The actual extent of demand response in the NEM is not readily apparent. As much of the demand response in the NEM arises from bilateral contracts or a reaction to wholesale prices (as opposed to being scheduled in the wholesale market), it is difficult to quantify exactly how much demand response occurs. Additionally, the amount of wholesale demand response is not static. It depends on the operating state and preferences of loads on a real time basis.

For the record: wholesale electricity is now $100MW/h here (up from $30MWh a few years ago).
Jo Nova Blog

You’d be happy to pay for it, if you could get it, right?

About stopthesethings

We are a group of citizens concerned about the rapid spread of industrial wind power generation installations across Australia.


  1. Is there something in the water in South Australia that prevents otherwise sensible people from seeing that their renewable energy revolution is a headlong descent into misery and insolvency?
    Just a few weeks ago I read that a request went out for proposals and price quotes to provide electricity storage over and beyond the TESLA battery, diesel jets etc. which had to be bought in a hurry to avoid further disasters. The criteria would involve three functions: (1) protecting the grid from excessive demand.
    (2) protecting the grid from excessive supply.
    (3)saving money by buying low and selling high.
    Then came the kicker: the successful bid would do all of these best. No mention of the fact that these functions are largely incompatible with each other. If a battery were chosen, it would have to be kept half-charged to be available for both (1) and (2).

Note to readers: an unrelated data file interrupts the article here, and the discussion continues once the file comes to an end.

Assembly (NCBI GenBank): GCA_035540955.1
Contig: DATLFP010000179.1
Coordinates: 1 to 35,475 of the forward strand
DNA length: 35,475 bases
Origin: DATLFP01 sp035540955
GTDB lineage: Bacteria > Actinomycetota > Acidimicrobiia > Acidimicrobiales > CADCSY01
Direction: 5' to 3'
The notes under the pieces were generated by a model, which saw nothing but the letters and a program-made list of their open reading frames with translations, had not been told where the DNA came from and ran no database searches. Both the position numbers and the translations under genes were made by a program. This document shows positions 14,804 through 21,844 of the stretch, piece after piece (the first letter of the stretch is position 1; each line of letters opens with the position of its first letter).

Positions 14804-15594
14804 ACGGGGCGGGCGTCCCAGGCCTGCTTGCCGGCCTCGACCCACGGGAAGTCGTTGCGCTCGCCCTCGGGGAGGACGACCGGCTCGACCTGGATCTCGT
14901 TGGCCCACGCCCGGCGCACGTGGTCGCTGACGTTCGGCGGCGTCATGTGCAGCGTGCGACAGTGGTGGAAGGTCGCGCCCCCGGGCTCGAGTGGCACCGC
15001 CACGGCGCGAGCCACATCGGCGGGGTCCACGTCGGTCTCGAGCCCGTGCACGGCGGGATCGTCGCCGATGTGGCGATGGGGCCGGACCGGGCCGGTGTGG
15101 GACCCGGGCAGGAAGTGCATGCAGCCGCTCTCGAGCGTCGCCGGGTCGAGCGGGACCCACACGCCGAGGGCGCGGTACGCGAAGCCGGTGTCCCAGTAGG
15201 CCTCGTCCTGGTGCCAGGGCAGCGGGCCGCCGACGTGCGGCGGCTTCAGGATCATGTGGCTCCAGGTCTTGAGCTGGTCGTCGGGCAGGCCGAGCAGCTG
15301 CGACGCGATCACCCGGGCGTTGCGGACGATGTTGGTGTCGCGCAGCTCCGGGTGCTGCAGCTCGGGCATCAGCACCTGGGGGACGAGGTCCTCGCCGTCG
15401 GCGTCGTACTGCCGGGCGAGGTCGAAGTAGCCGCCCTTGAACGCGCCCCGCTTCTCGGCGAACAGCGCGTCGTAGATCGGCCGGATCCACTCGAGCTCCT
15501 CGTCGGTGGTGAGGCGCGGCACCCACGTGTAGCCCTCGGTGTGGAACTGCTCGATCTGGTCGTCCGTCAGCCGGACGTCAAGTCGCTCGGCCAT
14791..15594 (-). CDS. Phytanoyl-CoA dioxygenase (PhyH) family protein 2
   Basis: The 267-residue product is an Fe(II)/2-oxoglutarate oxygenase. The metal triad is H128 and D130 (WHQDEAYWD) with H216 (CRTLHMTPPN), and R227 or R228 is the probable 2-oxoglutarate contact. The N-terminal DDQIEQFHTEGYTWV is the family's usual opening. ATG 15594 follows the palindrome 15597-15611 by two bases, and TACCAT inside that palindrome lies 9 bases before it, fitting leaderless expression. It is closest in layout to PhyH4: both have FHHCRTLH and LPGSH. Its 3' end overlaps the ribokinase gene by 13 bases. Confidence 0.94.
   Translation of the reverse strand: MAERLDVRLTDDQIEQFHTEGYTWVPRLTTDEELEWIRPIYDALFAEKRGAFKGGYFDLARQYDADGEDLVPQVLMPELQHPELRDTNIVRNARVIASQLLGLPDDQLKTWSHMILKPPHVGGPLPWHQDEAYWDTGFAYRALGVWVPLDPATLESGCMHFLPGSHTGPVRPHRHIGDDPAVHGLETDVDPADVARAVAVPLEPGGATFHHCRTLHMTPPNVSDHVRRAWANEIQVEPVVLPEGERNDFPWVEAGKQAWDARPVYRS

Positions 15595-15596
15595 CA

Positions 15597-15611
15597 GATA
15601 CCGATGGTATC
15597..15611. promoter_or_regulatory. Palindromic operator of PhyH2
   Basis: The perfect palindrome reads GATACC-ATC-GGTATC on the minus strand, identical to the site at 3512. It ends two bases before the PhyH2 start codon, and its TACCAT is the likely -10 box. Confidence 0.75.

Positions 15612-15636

So, double the quantity and the price to maximize both objectives.
    These batteries would then be unavailable for function (3), except with perfect weather-forecasts and an operator with the gambling instincts of a Las Vegas card shark. So, buy one more battery.
    All of that without adding a single kilowatt of actual generation. I hope that whatever ails your decision-makers is not contagious, but I recognize the symptoms: here in Ontario we having seen the same sort of insanity playing out for a few years.

  2. Son of a goat says:

    Ever noticed how those wind turbine hugging zealots that live in twitter world have a profile picture of themselves on their twitter account that was taken 10-15 years ago, maybe it was meant for Tinder or just maybe their hairline is proportionally linked to the demise of the Artic circle.

    Its a bit like their ranting’s on renewables, the image they portray is one thing, the reality is another.

    Come to think of it, there’s a lot in common with the wind industries snake oil salesmen and those witch doctors who proclaim to have a cure for baldness.

    We’ve all heard the advert for the company that specialises in hair restoration…………” it starts marching back and you worry like hell.”

    The zealots say ……”the Artic is marching back and we are worried like hell.”

    Create the catastrophe and sell, sell, sell the cure.

    Its high time them zealots faced reality, obfuscation of the facts wont save the wind industry.

    A word of advice boys, whatever you do don’t go the rug!
    A mate, against better advice, got himself a hair piece and shortly thereafter decided to give it a run on the town. He went to his favourite Melbourne inner city bar and asked for a pot of his favoured James Boags premium.
    His smile turned to bewilderment went the cheeky young bar maid came back with a pot and a saucer.
    With a wink she said, “A pot for your good self and a saucer of milk for that fricken cat sittin on ya head.

  3. The economic principle you are discussing here is Inelasticity of Demand. When you study the demand and supply cycles of energy you find that in the short term demand is inelastic. That is as the price goes up demand does not reduce and essentially remains the same. There are several reasons for this. The most significant being that without the use of energy nothing can happen. The laws of physics tell us that energy can not be created nor destroyed only used. Therefore when the price goes up the choice is to pay the price or do nothing, so usually we opt to pay the price.